Host cities went to great lengths to protect his life . Detroit, for example, assigned a special detail of 12 detectives to accompany him while he was in the city. Another dozen plainclothes officers were in the audience when he spoke while many uniformed police officers watched the lecture hall.

Churchill was stoned twice during the tour; and in one case an armored car was put at his disposal. But he completed the tour, having refused to cancel any engagement in the face of threats.
Martin Gilbert, Churchill and America. (pgs. 136-139)

When Maureen Dowd and Ted Kennedy question

Maureen Dowd questioning the President's honesty is like

Ted Kennedy questioning your club membership.

The "clients from hell" find an attorney

The bloggers are outstanding attorneys.

Today, one of them, Paul Mirenkoff, posts "The clients from hell:"

All attorneys have had them, clients who take the fun out of practicing law. One sub-species is the client with a losing case who can't understand why you're not cleaning the other side's clock.
Recall the story about the client who asked John Roberts how he could have lost a case in the Supreme Court 9-0, to which Roberts replied "because there are only nine Justices."

The Democrats on the Senate Judiciary Committee have their own clients from hell -- the juvenile left-wing of their party.
Mirenkoff then tells us more about the "clients from hell," even naming an attorney who was so eager to represent those clients, he cancelled his ski vacation.

And who was that?

Hint: He owns 5 large homes, 3 SUVs, travels in private jets and was The Sierra Club's "environmental presidential candidate" in 2004.

Bonus hint: There are lots of stories about him pushing to the front of restaurant lines and asking the person in charge, "Do you know who I am?"

You really didn't need the bonus hint, did you?

Anyway, Mirenkoff tells us more about Senator Kerry, "the opportunistic and mildly disreputable lawyer emerging from the shadows (or in this case the ski slopes)," and his "clients from hell" right here.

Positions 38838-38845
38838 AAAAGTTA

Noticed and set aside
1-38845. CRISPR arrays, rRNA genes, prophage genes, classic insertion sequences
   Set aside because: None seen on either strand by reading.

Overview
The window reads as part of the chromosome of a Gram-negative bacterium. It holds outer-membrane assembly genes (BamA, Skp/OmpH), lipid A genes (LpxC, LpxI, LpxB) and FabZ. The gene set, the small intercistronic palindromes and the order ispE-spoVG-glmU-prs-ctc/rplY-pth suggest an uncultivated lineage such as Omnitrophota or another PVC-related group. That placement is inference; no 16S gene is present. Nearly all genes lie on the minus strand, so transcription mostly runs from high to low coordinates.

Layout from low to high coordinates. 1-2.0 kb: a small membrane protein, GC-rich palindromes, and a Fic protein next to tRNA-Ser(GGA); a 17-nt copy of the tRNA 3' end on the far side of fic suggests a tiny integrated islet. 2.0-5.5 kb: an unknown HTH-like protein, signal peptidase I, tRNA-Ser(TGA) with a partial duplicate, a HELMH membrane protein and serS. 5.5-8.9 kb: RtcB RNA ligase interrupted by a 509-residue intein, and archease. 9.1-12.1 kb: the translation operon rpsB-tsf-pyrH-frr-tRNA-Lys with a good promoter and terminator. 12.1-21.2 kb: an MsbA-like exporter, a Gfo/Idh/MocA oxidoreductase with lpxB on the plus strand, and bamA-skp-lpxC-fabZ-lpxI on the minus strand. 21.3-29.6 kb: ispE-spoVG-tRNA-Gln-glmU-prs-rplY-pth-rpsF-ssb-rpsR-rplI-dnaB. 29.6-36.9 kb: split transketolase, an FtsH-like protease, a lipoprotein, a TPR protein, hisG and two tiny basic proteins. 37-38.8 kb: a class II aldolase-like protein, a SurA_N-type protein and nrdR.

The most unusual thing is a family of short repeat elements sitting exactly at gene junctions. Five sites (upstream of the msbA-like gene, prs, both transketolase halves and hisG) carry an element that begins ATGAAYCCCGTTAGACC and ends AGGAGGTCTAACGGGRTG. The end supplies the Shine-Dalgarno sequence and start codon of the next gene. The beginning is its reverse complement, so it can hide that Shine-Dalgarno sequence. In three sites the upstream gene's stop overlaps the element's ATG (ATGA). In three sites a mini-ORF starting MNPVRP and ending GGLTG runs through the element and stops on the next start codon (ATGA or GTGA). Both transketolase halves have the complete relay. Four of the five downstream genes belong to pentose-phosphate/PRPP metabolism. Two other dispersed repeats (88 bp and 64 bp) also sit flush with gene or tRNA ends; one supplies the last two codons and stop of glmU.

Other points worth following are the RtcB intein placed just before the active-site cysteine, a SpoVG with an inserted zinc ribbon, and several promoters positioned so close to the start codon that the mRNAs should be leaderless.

I ended up laughing. I bet you will, too.

Powerline's "The silence of the Times"

Don't miss today's Powerline post "The silence of the Times." It begins:

Last night at the end of his long post "Ahabs everywhere," John took a look at the New York Times article by Eric Lichtblau and Adam Liptak purporting to assess the Bush administration's argument for the legality of the NSA surveillance program.

John notes the article's failure to come to terms with the case law unanimously recognizing the president's inherent constitutional authority to conduct warrantless domestic surveillance for foreign intelligence purposes, let alone the international surveillance at issue in the NSA program.(bold added)
Further on there's this:
Like John, I think that the administration's NSA surveillance program as described by the president, the vice president, the Attorney General, and General Hayden is legal. I don't think it's a close question, though I think reasonable people can disagree on that point.

What is clearly illegal, however, in my view and the view of everyone involved in the Times story disclosing the existence of the NSA surveillance program, are the leaks that led to the story. The illegality of the leaks is precisely why the "nearly a dozen current and former government officials" who leaked the story to James Risen and Eric Lichtblau in connection with the original December 16 story demanded and received anonymity from the Times.(bold added)
Powerline has much more to say.

I'll add this. It think the leakers should go to jail; and so should all those at The Times involved in the story. The Times Co. should be hit with a large fine. By large I mean in the hundreds of millions.

I don't care how smart you think you are or how much you hate our President or our government.You have no right to publish classified information that will help America's enemies attack us.

"Don't miss" is an overused term. But for this Powerline post it fits